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# Predict Fluid Flow

## Predict Fluid Flow

(OP)
I’ve always worked Bernoulli’s equation from point 1 to point 2 using a known source of water usually a pond (point 1) running through a pump to the discharge typically a nozzle (point 2).  How would one use Bernoulli’s equation from say a fire hydrant to predict the flow from a nozzle downstream before spending all of the money for plumbing?

Would point 1 be merely the pressure head as read from a gauge on the hydrant (before turning it on) with the velocity head of zero, potential head of zero and of course head added from outside sources as zero?  And then could I solve for velocity and head losses at point 2 (outside of nozzle) by considering the pressure to be zero and the potential head of my elevation change.

I would think that the pressure at point 1 would represent the total amount of energy available at this point, regardless of what’s happening upstream with the city’s plumbing.  I would also expect that when I do plumb from the hydrant that I would see a slight decrease in pressure from the gauge where the energy is being converted to velocity head, head loss, and potential head.

Am I screwed up?  If so, can someone please help?  This problem seams to come up for me quite often.

### RE: Predict Fluid Flow

Bernoulli's is just an energy balance:

what goes in = what goes out, minus losses.

That's all there is to it.  Just set your elevation datum and get after it.  The rest is making sure you are straight on your units and the two energy terms:  potential (pressure head + elevation head) and kinetic (velocity head).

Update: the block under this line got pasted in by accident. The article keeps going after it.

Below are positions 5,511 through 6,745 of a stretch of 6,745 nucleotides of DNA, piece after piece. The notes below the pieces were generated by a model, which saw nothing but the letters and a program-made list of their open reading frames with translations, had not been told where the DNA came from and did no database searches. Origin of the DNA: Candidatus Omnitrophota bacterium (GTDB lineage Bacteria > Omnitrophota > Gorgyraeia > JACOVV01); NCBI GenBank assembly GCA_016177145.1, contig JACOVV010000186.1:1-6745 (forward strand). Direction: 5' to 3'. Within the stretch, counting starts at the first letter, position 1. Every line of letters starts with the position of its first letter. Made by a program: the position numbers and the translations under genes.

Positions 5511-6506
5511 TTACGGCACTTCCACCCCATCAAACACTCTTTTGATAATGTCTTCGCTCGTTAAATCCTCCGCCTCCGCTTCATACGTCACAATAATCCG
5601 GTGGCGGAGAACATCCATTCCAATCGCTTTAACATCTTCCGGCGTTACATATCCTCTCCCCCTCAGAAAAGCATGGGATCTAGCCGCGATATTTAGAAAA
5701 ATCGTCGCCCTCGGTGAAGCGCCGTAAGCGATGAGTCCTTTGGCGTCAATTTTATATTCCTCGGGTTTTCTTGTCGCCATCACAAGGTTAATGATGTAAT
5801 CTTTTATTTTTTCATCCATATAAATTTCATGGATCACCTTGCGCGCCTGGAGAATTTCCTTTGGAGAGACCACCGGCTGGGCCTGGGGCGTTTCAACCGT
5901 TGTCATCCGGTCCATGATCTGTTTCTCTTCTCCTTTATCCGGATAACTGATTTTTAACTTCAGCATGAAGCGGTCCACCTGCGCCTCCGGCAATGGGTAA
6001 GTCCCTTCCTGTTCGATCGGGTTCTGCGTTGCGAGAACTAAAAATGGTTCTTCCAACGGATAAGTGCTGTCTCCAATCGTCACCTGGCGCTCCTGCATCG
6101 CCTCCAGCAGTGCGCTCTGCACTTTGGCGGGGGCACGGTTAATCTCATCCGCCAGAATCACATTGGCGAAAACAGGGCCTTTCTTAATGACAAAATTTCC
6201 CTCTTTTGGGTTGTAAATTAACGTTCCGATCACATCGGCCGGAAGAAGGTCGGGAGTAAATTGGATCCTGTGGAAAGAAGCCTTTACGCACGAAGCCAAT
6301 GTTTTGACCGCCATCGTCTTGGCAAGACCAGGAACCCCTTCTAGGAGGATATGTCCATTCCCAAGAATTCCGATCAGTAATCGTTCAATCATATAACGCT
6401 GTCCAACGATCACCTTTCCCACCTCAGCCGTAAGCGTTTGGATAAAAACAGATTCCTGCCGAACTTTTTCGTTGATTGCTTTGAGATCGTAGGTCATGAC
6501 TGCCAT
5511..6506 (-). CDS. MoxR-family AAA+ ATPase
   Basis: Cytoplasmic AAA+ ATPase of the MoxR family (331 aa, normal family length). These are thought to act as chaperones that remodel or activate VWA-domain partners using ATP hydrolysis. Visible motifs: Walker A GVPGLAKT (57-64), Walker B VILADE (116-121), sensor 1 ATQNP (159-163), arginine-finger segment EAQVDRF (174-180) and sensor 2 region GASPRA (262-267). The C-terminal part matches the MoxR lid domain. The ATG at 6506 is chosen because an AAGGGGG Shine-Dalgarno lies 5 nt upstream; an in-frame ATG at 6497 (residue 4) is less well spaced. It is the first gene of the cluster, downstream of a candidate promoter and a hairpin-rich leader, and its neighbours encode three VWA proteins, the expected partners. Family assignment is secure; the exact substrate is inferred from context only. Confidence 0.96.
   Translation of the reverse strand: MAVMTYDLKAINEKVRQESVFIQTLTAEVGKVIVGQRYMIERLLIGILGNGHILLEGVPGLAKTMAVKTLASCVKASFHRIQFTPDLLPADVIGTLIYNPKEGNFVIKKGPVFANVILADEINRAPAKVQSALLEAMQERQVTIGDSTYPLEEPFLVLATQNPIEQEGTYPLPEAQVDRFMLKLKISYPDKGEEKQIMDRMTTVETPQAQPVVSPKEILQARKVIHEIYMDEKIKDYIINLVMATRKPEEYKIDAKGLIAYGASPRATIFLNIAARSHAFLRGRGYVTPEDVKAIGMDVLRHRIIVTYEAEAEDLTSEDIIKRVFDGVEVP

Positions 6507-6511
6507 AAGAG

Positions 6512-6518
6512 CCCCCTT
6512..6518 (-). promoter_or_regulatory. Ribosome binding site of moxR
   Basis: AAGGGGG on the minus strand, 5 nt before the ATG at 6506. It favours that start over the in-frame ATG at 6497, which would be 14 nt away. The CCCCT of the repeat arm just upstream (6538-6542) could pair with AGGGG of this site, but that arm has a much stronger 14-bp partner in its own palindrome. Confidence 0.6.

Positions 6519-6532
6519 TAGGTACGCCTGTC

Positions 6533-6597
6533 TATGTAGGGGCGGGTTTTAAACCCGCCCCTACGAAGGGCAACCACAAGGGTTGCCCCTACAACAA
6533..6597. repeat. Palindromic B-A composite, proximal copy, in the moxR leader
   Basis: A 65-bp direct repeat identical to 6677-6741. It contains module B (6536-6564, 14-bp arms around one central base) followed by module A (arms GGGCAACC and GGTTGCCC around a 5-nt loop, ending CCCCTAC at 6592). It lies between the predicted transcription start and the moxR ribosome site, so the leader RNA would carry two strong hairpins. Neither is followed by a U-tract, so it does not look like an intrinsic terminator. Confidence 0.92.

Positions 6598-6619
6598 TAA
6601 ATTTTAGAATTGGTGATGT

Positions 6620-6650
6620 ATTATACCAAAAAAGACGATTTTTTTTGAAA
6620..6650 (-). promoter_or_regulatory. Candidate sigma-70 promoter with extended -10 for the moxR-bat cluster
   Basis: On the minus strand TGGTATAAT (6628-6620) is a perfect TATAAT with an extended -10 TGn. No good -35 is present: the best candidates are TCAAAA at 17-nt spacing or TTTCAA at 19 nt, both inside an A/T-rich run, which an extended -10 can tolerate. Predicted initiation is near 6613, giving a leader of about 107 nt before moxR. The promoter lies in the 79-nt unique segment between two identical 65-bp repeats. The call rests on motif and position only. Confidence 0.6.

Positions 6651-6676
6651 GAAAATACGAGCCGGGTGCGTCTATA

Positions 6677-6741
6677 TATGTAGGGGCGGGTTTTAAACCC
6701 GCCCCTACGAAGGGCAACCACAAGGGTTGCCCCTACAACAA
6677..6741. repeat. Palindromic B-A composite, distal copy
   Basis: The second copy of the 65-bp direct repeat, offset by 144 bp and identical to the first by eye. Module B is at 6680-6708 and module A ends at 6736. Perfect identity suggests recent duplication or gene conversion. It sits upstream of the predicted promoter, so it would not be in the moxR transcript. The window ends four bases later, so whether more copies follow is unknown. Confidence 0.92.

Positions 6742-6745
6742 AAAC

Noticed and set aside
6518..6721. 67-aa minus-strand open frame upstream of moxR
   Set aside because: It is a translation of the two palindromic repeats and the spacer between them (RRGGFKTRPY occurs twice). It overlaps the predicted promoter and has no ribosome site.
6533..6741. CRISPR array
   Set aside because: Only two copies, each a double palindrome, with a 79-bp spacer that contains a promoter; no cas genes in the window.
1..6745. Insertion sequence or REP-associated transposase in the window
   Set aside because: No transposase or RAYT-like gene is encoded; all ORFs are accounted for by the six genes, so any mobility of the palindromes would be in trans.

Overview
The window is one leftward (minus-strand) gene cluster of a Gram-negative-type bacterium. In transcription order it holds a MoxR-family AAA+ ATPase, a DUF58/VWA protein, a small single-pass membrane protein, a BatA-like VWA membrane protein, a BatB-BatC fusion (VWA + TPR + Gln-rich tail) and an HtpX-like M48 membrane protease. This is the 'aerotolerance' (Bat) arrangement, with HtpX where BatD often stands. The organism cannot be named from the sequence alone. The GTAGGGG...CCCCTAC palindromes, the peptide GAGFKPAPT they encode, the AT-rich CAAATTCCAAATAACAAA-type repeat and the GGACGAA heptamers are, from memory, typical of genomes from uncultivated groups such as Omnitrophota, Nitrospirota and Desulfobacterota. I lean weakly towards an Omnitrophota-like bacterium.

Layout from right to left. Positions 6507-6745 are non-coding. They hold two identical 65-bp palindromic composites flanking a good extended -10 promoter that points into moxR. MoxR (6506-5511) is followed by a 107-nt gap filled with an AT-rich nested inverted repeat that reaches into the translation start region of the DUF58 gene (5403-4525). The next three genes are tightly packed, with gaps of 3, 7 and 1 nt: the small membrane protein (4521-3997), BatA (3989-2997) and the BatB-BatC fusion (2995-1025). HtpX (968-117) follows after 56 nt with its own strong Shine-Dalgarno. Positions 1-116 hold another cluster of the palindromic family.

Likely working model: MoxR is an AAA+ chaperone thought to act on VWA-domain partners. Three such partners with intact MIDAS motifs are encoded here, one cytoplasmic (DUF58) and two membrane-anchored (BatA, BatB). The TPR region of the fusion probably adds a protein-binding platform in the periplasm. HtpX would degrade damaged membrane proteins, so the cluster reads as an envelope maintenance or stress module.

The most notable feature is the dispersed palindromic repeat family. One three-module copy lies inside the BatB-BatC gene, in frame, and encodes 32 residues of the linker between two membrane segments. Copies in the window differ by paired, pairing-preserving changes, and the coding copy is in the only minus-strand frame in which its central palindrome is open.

I used to get all screwed up on this too.  Then one day it hit me that this is nothing more than energy conservation.  All I do is set my elevation datum, which is purely arbitrary, and then calc out the various terms:  elevation head, pressure head, velocity head, and friction losses.

Remmeber that the energy at any point is independent of what's going on elsewhere (loose paraphrase, there...).  Yes, your inlet condition at the hydrant exit at zero flowrate is independent of what's going on upstream in the city plumbing.

Note that this analysis only holds for the steady-state case.  Transient events (e.g. waterhammer) are something else entirely, although you do still have the energy balance - with transients though you do have a pressure signal communication both upstream and downstream.

Thanks!
Pete

### RE: Predict Fluid Flow

Well, not "screwed up", but not properly framing your problem.

The pressure just inside of the hydrant will drop after turning it on.  This is due to pressure drops through the piping upstream, which you seem to have wanted to neglect.  The dead-headed supply pressure will, of course, give you (via Bernoulli's equation) the MAXIMUM velocity that you might get at the hydrant if there were no upstream drops.

For simplicity's sake, you would work your way upstream to piping that is at some point large enough that you could (as a first approx.) assume that the velocity is zero.  But you must account for the losses in the smaller piping from that "supply plenum" forward.

If you are talking about a small take-off at the hydrant, then the "zero velocity" assumption might be accurate enough right at the hydrant.

Account for the change in elevation if you want; for the first cut calculation that I've described, I don't think that 10 - 15 feet of head will matter much vs. 100 - 200 psi.

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